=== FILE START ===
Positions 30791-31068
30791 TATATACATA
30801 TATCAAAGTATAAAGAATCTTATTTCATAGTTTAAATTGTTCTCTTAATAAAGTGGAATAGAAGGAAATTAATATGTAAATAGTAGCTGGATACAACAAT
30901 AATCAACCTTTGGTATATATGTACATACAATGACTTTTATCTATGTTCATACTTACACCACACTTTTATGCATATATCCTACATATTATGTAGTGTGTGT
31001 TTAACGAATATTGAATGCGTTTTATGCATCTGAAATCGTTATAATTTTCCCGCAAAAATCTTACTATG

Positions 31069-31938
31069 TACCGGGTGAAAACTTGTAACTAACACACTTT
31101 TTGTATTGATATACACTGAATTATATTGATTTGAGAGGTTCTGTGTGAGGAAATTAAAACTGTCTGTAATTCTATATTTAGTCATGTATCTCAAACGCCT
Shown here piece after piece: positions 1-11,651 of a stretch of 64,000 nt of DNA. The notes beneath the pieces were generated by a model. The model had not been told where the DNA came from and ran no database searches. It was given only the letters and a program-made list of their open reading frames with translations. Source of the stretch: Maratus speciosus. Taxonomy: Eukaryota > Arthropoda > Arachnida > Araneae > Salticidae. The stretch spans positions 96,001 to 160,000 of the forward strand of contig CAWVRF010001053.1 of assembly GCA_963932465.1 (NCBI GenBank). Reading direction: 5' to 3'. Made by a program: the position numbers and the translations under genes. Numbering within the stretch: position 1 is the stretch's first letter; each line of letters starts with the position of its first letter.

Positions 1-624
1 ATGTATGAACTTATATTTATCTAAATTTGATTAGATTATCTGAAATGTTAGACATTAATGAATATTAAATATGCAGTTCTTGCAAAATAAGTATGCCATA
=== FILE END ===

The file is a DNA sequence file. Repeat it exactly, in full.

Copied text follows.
Positions 30791-31068
30791 TATATACATA
30801 TATCAAAGTATAAAGAATCTTATTTCATAGTTTAAATTGTTCTCTTAATAAAGTGGAATAGAAGGAAATTAATATGTAAATAGTAGCTGGATACAACAAT
30901 AATCAACCTTTGGTATATATGTACATACAATGACTTTTATCTATGTTCATACTTACACCACACTTTTATGCATATATCCTACATATTATGTAGTGTGTGT
31001 TTAACGAATATTGAATGCGTTTTATGCATCTGAAATCGTTATAATTTTCCCGCAAAAATCTTACTATG

Positions 31069-31938
31069 TACCGGGTGAAAACTTGTAACTAACACACTTT
31101 TTGTATTGATATACACTGAATTATATTGATTTGAGAGGTTCTGTGTGAGGAAATTAAAACTGTCTGTAATTCTATATTTAGTCATGTATCTCAAACGCCT
Shown here piece after piece: positions 1-11,651 of a stretch of 64,000 nt of DNA. The notes beneath the pieces were generated by a model. The model had not been told where the DNA came from and ran no database searches. It was given only the letters and a program-made list of their open reading frames with translations. Source of the stretch: Maratus speciosus. Taxonomy: Eukaryota > Arthropoda > Arachnida > Araneae > Salticidae. The stretch spans positions 96,001 to 160,000 of the forward strand of contig CAWVRF010001053.1 of assembly GCA_963932465.1 (NCBI GenBank). Reading direction: 5' to 3'. Made by a program: the position numbers and the translations under genes. Numbering within the stretch: position 1 is the stretch's first letter; each line of letters starts with the position of its first letter.

Positions 1-624
1 ATGTATGAACTTATATTTATCTAAATTTGATTAGATTATCTGAAATGTTAGACATTAATGAATATTAAATATGCAGTTCTTGCAAAATAAGTATGCCATA